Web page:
The Kunapa people have lost one of their sacred sites forever, but the company that destroyed it is the first time a charge of desecration has been contested and won in Australia.
The site, known in English as Two Women Sitting Down, is at Bootu Creek, about 105 miles north of Tennant Creek in the Northern Territory.
It was destroyed in 2011 when OM Manganese, a subsidiary of OM Holdings, was blasting near the site and it collapsed. The traditional owners of the site fought the company in court for two years, though the owners feel the result doesn’t compare to the loss of the site.
“The decision does not relieve the anguish of the custodians who have been left an enduring legacy of a devastated sacred site,” Ben Scambary, chief executive of the Aboriginal Areas Protection Authority, told reporters after the decision was handed down from the Darwin Magistrates Court August 2.
The court determined that the company was indeed blasting and mining too close to the site and that the company knew the risks it was taking but continued mining.
“We never had any intention to cause damage or disrespect or hurt throughout the mining process and I would like to personally, unreservedly and sincerely apologise to the traditional owners,” Peter Toth, chief executive of OM Holdings, told ABC Australia. Though Toth apologized, the company estimated it spent about $1 million fighting the desecration charges in court.
No matter the outcome, a sacred site is gone forever. Traditional owner and Kunapa representative Gina Smith told the Australian Associated Press that the site related to a dreaming story about a marsupial rat and a bandicoot that fought over bush tucker. The site was also part of a dreaming songline, each site along the line is a station along the way.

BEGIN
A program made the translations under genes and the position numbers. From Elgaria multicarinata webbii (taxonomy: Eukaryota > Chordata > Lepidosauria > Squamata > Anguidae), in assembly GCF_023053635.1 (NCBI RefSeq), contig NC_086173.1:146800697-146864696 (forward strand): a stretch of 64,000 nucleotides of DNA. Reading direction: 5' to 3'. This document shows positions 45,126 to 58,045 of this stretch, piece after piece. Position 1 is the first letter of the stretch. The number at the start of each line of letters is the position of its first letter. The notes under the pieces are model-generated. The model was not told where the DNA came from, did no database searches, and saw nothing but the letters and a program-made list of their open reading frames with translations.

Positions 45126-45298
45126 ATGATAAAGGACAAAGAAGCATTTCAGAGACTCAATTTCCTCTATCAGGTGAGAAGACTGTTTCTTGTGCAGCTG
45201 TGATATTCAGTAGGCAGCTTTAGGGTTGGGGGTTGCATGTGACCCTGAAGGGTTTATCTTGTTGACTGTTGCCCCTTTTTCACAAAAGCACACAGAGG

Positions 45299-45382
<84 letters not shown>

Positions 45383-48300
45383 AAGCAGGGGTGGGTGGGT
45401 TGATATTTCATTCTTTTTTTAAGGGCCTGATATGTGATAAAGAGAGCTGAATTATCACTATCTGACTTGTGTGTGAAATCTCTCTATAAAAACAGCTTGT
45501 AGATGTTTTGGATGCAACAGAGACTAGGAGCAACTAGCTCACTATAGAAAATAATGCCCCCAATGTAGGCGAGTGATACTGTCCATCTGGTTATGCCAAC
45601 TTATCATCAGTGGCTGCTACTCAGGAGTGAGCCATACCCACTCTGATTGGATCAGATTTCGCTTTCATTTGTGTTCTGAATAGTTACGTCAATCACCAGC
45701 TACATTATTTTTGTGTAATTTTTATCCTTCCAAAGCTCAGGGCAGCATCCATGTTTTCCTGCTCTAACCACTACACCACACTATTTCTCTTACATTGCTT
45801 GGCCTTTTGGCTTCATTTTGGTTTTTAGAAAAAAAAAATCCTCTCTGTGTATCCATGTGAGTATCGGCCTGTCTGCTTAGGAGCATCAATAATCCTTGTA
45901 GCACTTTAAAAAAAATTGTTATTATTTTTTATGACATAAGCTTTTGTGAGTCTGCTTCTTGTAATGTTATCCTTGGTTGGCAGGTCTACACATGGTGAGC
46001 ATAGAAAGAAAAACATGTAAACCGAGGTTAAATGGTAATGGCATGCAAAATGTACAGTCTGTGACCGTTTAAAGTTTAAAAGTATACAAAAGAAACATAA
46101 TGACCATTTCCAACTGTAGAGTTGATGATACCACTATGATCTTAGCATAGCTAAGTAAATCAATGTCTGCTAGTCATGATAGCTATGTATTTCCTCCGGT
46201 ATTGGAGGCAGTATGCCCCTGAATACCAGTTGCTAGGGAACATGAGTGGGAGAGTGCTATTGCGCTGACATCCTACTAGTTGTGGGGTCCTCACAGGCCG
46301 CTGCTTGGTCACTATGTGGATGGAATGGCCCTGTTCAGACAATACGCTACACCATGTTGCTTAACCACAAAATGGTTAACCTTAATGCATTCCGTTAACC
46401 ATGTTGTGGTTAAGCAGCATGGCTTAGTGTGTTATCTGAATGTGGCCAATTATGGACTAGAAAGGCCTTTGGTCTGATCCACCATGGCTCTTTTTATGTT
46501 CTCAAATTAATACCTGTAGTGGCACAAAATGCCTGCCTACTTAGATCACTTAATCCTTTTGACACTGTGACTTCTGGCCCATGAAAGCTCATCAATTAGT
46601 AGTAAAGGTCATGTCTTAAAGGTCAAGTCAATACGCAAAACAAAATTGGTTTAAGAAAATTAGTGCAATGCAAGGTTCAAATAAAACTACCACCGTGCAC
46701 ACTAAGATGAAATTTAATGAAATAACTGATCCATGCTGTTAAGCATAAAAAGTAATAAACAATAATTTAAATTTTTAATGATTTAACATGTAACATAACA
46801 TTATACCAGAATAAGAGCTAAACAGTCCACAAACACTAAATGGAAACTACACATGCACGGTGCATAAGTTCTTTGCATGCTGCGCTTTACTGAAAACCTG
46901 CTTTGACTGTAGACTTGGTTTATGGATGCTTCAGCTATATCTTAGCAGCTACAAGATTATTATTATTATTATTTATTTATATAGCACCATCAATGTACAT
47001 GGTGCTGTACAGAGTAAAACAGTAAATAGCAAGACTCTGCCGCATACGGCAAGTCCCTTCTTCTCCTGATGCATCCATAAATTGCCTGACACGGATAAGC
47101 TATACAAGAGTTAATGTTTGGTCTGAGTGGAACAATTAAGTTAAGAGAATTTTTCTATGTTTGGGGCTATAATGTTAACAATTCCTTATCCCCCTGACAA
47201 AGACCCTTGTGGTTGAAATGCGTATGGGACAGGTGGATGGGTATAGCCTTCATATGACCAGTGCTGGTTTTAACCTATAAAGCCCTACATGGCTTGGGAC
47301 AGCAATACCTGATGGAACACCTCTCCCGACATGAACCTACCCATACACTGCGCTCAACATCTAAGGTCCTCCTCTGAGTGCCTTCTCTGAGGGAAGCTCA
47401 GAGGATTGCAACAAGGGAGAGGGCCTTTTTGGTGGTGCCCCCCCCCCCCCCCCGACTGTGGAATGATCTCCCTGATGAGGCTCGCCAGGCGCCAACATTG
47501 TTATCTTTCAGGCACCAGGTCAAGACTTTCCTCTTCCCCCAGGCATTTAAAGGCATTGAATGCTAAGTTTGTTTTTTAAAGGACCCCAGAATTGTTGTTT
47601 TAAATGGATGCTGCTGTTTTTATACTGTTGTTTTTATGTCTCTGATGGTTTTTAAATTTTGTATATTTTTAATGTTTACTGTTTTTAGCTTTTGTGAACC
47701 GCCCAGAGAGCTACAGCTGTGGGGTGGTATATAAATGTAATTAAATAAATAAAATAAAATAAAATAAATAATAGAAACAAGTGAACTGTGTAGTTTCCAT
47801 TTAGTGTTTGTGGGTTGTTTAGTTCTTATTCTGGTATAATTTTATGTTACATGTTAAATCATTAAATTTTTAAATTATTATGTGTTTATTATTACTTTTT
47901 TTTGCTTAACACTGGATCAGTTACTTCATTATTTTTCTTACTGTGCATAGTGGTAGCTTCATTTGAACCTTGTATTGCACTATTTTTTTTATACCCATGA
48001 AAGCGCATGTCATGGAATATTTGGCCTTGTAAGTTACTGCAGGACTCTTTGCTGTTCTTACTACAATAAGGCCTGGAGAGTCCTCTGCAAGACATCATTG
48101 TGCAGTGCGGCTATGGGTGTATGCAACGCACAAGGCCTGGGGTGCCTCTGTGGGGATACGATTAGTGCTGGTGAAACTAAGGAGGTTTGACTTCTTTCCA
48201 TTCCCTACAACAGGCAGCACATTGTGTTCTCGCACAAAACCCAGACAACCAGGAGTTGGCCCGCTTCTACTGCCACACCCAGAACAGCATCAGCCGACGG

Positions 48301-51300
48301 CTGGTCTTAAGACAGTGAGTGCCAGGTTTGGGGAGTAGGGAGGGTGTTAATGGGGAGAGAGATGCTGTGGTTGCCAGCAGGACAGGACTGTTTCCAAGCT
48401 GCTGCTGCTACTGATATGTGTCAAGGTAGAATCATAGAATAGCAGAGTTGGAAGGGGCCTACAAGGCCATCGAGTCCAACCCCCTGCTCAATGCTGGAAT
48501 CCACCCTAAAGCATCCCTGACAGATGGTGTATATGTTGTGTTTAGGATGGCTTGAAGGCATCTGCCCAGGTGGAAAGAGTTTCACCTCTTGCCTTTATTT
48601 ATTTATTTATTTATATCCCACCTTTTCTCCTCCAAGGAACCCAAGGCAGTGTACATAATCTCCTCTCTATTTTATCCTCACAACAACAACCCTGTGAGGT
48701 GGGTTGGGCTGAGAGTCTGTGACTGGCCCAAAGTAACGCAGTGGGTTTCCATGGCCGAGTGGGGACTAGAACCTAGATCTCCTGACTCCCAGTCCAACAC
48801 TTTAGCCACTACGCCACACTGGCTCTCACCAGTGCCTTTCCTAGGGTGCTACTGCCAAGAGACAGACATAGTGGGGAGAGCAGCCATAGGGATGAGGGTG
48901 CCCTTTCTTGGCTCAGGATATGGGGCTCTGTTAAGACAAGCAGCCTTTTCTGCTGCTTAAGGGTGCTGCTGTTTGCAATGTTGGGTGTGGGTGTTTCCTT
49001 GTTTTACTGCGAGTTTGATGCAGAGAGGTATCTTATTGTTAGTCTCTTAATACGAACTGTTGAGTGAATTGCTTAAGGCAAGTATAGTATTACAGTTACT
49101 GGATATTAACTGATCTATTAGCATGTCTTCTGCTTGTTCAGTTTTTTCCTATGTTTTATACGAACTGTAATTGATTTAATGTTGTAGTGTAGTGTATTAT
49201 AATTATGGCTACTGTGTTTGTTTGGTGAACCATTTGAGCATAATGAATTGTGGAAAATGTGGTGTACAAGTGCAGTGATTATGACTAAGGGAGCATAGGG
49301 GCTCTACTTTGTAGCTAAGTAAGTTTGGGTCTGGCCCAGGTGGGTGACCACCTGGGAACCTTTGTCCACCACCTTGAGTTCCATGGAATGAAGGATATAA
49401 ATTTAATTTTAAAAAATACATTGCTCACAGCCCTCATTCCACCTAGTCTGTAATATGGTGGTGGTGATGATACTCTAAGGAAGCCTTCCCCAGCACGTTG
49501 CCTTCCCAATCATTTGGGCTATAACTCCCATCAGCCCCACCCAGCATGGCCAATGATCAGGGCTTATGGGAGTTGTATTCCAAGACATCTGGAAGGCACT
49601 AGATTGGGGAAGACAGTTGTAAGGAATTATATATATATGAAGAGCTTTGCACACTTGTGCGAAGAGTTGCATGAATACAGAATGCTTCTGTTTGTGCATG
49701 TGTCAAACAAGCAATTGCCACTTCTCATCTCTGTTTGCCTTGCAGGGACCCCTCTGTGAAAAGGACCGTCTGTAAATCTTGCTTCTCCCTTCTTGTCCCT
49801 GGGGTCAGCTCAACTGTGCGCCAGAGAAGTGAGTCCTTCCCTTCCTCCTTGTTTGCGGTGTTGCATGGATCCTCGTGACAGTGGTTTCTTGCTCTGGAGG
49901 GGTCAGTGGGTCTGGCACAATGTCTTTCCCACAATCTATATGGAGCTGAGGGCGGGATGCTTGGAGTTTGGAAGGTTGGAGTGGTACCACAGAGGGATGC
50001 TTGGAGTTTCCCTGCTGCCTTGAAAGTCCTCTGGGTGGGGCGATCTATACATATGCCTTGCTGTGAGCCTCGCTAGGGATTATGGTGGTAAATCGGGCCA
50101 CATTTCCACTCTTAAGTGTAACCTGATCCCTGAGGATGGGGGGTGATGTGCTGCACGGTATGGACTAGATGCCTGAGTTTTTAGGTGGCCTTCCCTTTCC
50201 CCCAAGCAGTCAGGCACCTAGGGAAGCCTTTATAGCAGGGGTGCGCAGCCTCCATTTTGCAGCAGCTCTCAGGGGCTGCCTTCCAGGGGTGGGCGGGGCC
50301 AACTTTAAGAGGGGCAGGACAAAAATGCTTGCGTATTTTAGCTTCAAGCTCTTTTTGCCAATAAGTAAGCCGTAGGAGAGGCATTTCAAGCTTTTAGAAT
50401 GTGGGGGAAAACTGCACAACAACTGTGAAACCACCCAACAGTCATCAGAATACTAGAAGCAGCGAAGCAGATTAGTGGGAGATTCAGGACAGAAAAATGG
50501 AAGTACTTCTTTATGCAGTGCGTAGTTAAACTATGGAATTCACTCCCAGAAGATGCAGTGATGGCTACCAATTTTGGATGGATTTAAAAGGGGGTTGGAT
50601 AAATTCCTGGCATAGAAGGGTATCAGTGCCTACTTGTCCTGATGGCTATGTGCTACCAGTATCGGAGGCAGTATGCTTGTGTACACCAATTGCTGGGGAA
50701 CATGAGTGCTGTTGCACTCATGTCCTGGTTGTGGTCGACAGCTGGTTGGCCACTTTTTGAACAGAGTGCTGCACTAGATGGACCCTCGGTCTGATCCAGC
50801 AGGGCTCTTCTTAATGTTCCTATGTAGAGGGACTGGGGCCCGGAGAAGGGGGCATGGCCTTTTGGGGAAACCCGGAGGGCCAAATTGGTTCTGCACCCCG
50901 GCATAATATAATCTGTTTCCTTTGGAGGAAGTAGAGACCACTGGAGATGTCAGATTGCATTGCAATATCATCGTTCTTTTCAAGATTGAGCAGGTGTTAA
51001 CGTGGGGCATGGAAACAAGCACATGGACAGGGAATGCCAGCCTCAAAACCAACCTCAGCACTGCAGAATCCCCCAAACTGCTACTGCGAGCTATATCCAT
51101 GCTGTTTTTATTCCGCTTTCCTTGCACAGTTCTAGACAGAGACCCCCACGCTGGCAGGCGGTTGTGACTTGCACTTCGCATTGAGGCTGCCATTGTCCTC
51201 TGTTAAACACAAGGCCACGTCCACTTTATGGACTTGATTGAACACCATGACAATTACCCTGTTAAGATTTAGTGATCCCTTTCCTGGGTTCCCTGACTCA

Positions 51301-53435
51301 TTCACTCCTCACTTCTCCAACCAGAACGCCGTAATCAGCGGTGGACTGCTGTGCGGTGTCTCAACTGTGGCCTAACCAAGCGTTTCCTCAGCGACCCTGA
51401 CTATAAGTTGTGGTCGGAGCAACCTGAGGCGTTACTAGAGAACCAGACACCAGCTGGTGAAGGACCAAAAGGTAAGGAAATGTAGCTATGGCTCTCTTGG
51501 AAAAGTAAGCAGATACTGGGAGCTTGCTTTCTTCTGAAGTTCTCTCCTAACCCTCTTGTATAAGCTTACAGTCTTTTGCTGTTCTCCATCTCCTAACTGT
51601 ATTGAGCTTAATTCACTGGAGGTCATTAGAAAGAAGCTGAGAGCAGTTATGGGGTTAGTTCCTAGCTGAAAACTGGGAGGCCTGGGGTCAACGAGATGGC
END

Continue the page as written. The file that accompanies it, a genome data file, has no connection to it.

“I can’t take our children there to teach them the law. There’s nothing there to see now,” Smith told reporters in Darwin.
The loss is seen not just by the traditional owners, but by the court as well.
“It’s not just a loss for traditional owners, but a genuine loss of heritage for the country as a whole,” Magistrate Sue Oliver said.
Some believe this fine wasn’t enough to send a message, as it was only a third of the maximum fine of $400,000 and some companies would rather pay the fines since the financial gain of destroying the sites could be greater for them.
“It’s not all about money,” Smith said. “We want to have something to show our kids, not just land ripped up.”
“It wouldn’t matter if it was $150,000 or $150 million. For Aboriginal people our sites are what connects us to each other and the land. It’s our spirituality that’s been damaged, it’s not just a physical site,” Dr. Jillian Marsh, of Flinders University, told the Bush Telegraph.